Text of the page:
Community paves the way for diversity and equity at the University – University of Virginia The Cavalier Daily – DC Initiative on Racial Equity
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As a Predominantly White Institution, the University has had a student population that consists of over 50% White students since the very first days of its founding in 1819 — which welcomed White numbers well over the 50% base. Although a lot has changed since then, including the gradual and oftentimes contested admittance of historically underrepresented students into the school’s many programs, this fact remains the same.

Keeping these statistics in mind, the importance of diversity should be pushed to the forefront of discussion amongst admission leaders, administrators, professors and students alike. It is integral that the University learns how to and finds a passion to further increase and welcome diversity into our community. Diversity and equity are ongoing topics that are about more than just rising percentages. They are more so about the feeling of community and inclusion that all students hope to find on Grounds as well as the establishment of support systems for all students — especially those who might not have received any in the past. 

A brief history of integration at U.Va.

It wasn’t until 1889 and 1897 that records of  the first Japanese student and the first Chinese international student respectively emerged at the University. Following these admissions, it took decades for the University’s graduate programs to begin to enroll a few Black students each year after a Black Law student, Gregory Swanson, gained enrollment in 1950. Two other Black students were enrolled later that same year following Swanson’s admission.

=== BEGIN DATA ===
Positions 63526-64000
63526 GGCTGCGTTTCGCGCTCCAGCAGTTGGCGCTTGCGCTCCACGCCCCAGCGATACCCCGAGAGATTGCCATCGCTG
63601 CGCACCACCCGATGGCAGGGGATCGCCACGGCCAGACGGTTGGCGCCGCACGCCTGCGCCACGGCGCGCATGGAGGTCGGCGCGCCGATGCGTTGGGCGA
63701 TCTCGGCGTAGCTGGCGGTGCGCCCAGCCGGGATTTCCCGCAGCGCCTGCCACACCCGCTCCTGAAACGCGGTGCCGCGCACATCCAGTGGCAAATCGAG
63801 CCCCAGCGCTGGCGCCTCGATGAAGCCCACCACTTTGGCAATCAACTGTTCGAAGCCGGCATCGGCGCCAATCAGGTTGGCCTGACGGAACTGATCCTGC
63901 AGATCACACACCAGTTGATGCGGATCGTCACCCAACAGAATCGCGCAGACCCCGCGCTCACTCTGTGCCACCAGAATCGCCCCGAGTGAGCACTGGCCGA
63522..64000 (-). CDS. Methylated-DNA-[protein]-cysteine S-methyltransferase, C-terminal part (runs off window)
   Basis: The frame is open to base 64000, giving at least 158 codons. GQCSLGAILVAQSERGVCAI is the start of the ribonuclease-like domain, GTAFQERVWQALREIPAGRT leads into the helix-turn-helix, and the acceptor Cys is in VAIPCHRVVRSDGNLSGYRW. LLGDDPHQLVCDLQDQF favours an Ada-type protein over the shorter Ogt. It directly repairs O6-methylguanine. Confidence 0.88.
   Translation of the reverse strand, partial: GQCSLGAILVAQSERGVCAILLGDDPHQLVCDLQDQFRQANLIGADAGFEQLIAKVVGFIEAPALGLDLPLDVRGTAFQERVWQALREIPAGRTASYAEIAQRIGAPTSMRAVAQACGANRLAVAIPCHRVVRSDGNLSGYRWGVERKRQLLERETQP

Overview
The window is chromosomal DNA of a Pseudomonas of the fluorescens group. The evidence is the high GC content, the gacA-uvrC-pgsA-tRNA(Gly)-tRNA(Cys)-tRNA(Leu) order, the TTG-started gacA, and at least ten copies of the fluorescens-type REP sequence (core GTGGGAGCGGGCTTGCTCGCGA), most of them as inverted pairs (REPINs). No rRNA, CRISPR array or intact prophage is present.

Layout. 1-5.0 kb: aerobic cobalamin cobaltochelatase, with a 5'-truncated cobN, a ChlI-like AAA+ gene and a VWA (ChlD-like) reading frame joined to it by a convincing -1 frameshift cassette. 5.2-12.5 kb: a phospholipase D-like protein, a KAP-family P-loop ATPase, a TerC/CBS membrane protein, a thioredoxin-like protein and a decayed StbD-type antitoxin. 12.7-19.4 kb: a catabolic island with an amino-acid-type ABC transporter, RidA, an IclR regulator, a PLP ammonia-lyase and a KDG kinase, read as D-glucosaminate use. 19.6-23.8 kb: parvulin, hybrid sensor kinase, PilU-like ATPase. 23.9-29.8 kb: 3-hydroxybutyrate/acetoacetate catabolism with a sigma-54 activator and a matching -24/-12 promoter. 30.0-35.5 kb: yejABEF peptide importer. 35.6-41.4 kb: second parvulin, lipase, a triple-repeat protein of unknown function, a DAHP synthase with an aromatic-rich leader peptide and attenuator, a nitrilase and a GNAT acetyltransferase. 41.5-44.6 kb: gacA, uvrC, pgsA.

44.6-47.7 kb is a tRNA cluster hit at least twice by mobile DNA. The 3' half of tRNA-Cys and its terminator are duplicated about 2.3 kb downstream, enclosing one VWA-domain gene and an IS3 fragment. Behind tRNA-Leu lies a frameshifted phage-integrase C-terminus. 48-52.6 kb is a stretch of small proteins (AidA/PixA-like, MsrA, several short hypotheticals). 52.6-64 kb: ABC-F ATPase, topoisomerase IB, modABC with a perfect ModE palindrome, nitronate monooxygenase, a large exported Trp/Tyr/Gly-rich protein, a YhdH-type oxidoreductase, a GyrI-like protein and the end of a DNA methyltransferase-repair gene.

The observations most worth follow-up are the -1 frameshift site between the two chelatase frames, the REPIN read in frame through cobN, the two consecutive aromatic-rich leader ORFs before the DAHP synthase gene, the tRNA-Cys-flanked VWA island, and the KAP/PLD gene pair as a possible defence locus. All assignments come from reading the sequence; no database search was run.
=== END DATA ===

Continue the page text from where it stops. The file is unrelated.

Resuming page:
Other examples of racial minorities attending the University throughout this time period are few and far between.

Seen as momentous admission decisions at the time, this handful of historically underrepresented students did not immediately usher in a diverse University nor community demographic. Furthermore, the treatment of these few minority students proves that “community” and “inclusion” were not terms that might encapsulate their time spent studying at the school. 

In a 2017 interview with Virginia Magazine, Wesley Harris, a Black Engineering student who graduated in 1964, recounted how hostile the environment was during his time at the University, despite supposed federal changes to collegiate school systems at this time, which ultimately promoted the idea of “separate but equal.” When Harris was a student, the only restaurant who would offer him service on the Corner was the University Cafeteria.

By the year 1991, the University had enrolled 1,366 Black students, 914 Asian students, 143 Hispanic students and just 16 Native American students in its undergraduate programs for the fall. In 2001 — exactly one decade later — the University enrolled 1,368 Asian students, 1,168 Black students, 324 Hispanic students and 48 Native American studen

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